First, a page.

By Jeffrey Folloder
That Acknowledged Right
Chances are, you are familiar with machine guns. Members of the NFA community already know that machine guns are legal to own and use in most places in the United States. We also know that they can be expensive, problematic and somewhat “hungry” in terms of keeping their diet of ammunition up to snuff. We also know the most common question that is often asked by those who are not familiar with legal, fully automatic weapons: Why on earth do you need such a thing?
To be sure, the Second Amendment is not about needs or wants. It is about an acknowledged right, albeit a right that has been improperly usurped by federal and state legislation and regulation. There is no reason to justify a “need” to own a machine gun. If you want one, and have the means to acquire one, you have that right. Do it. And actually use it because it is fun to do so. Take the gun to a range or an organized shoot. Stoke the weapon with proper ammunition and let her rip. A smile will crease your face. Likely a bit of a giggle. Introduce somebody to the weapon. Somebody who has never shot one before. And you can be all but assured that the smile and giggle will likely morph into laughter and glee.
No crimes are committed. No assaults, robberies or murders. Lots of smiles and laughs are witnessed, and folks who own the weapons appear to be eager to actually share them with the novices who are drawn to the sound and the action.
Let’s use the Fall 2018 Knob Creek Machine Gun Shoot as an example. The NFATCA hosted a young lady, we’ll call her Steph, to come out to Kentucky and embrace the full-on experience that is Knob Creek (that’s not her in the pictures). After signing her notices and waivers, she was festooned with her exhibitor and shooter badges. Then it was time to meet the guns.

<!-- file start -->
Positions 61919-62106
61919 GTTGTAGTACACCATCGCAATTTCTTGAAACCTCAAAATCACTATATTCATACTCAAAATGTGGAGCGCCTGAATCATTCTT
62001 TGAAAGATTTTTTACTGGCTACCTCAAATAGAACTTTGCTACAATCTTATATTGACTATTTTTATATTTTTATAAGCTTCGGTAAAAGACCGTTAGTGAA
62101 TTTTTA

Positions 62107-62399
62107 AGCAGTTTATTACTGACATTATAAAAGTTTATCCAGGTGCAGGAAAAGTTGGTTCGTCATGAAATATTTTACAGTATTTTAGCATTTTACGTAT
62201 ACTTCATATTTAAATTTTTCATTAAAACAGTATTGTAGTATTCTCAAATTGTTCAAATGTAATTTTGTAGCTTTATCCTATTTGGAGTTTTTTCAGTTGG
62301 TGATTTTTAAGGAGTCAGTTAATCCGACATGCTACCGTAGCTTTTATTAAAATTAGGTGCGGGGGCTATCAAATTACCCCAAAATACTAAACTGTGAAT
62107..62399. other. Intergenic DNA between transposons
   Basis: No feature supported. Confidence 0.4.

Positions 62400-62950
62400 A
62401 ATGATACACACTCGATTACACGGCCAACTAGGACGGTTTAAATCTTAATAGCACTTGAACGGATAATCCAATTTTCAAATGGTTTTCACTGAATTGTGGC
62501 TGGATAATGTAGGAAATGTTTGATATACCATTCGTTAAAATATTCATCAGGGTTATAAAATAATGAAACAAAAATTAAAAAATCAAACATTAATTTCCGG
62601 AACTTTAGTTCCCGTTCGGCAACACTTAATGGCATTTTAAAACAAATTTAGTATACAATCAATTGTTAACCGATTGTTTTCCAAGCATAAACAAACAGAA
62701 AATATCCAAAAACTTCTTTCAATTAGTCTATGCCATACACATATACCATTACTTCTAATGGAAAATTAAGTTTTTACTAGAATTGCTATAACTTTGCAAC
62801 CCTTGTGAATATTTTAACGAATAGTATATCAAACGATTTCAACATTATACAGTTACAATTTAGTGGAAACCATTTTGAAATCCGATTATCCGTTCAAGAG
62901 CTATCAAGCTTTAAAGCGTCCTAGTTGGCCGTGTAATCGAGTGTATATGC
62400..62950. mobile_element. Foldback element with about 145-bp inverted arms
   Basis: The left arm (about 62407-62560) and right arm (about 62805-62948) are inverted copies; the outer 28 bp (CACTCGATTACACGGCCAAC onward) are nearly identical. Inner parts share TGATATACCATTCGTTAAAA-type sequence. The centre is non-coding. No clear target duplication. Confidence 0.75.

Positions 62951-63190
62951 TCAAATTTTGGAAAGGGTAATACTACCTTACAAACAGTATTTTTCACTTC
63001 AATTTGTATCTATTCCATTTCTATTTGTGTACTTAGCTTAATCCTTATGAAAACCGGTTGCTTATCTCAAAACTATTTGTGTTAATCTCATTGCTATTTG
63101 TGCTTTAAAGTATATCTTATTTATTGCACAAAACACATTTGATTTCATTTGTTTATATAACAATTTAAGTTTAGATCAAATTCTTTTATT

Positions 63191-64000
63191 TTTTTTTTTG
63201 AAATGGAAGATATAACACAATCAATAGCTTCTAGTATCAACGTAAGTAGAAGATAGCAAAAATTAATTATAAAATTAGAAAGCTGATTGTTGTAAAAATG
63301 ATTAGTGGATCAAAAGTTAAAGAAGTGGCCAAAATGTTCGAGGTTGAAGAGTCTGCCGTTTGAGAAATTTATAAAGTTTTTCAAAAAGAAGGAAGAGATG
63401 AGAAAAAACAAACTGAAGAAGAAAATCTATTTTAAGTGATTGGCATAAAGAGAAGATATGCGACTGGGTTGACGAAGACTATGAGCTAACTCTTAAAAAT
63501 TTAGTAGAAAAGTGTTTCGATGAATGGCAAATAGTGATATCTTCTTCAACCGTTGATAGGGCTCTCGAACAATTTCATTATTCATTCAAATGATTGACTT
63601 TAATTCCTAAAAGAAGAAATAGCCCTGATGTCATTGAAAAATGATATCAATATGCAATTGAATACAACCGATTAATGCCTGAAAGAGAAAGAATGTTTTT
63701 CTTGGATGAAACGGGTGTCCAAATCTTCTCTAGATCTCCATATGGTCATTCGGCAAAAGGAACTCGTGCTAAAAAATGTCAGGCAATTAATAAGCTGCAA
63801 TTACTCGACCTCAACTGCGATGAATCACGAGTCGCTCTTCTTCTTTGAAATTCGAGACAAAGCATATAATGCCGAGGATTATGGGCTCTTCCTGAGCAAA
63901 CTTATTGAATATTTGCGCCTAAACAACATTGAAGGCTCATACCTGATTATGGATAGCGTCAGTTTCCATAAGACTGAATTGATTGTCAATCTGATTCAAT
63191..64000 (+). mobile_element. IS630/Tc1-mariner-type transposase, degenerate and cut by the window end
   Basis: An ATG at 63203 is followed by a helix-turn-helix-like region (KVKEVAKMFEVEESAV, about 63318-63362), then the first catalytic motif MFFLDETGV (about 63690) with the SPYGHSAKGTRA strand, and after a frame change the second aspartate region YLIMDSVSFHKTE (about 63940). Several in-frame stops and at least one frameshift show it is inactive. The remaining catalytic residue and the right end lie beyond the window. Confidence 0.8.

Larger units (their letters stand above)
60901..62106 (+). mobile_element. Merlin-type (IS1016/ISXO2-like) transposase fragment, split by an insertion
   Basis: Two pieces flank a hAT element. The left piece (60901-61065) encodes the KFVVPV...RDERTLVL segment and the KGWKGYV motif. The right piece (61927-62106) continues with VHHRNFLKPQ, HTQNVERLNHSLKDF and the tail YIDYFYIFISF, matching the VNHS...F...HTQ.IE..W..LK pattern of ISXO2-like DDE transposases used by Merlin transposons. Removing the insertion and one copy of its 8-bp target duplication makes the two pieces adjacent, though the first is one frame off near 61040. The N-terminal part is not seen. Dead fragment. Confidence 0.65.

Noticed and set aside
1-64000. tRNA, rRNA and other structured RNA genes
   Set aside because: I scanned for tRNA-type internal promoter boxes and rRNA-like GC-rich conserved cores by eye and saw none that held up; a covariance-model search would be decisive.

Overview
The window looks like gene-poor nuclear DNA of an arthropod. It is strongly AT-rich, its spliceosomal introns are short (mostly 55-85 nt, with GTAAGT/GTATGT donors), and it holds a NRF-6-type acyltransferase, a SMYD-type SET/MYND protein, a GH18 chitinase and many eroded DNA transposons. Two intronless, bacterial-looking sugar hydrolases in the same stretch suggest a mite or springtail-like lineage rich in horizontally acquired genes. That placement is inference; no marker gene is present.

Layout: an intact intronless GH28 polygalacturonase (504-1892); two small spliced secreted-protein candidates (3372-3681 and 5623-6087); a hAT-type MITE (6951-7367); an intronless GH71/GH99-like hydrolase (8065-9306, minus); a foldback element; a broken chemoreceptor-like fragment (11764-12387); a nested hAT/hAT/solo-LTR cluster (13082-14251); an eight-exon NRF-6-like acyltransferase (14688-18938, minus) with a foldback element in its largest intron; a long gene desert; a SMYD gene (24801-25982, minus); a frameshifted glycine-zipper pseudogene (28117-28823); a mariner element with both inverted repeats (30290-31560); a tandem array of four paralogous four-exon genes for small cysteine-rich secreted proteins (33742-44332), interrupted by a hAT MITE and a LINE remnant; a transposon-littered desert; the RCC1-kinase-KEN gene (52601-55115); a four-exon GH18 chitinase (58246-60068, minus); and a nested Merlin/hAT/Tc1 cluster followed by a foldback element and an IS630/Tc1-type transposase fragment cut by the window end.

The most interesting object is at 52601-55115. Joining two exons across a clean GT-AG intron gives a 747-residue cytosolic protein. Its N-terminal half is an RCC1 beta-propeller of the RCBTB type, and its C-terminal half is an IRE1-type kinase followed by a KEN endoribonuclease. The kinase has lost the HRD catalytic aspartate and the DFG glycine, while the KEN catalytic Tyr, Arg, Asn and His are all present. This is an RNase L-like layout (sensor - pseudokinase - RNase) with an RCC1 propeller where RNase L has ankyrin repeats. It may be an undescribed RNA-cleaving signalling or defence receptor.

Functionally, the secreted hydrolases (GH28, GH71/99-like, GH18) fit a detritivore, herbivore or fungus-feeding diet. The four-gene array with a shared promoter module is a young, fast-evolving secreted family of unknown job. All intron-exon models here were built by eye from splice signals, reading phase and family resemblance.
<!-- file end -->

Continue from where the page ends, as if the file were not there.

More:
A certain, very generous NFATCA member (who has a habit of distributing delicious fried pies) took her under his wing and gave her a tour of the dozens of weapons that he had brought for the shoot. They ranged from personal defense weapons (PDWs) to belt-fed, heavy machine guns. The manual of arms for each weapon was briefed. The safety requirements for the show, in general, and each weapon were detailed. “And which gun would you like to shoot?”
“All of them!” And so began three days of turning a significant amount of ammunition into once-fired brass. Steph fired an MP5, an AK47, the “Twins,” a Ma Deuce and more. And she laughed heartily after every mag dump and belt. You know what? Others noticed. Lots of other people noticed. Steph was having fun. Many had their smart phones recording video of the grand time that Steph was having. Several of those videos have gone somewhat viral. Steph could not stop smiling.
We wrapped the show up on Sunday and took her to the airport. She was a bit exhausted, and we asked if she would do it again. An immediate “Hell yeah!” Because it’s fun. And that’s just it: We must make the extra effort to bring new folks into this world of NFA firearms. The “old guard” isn’t getting any younger, but they absolutely do have stories to tell and guns to share. So it’s time to circle a date or two on the calendar and pencil in some range time with somebody who needs to see what fun is all about. The NFATCA appreciates the camaraderie that has grown over our nearly 15 years of serving this community. Help us spread the word. Join or renew today. And if you have questions or comments, send us an email at email@example.com. Or visit us online at www.nfatca.org or facebook.com/NFATCA.
|This article first appeared in Small Arms Review V23N3 (March 2019)|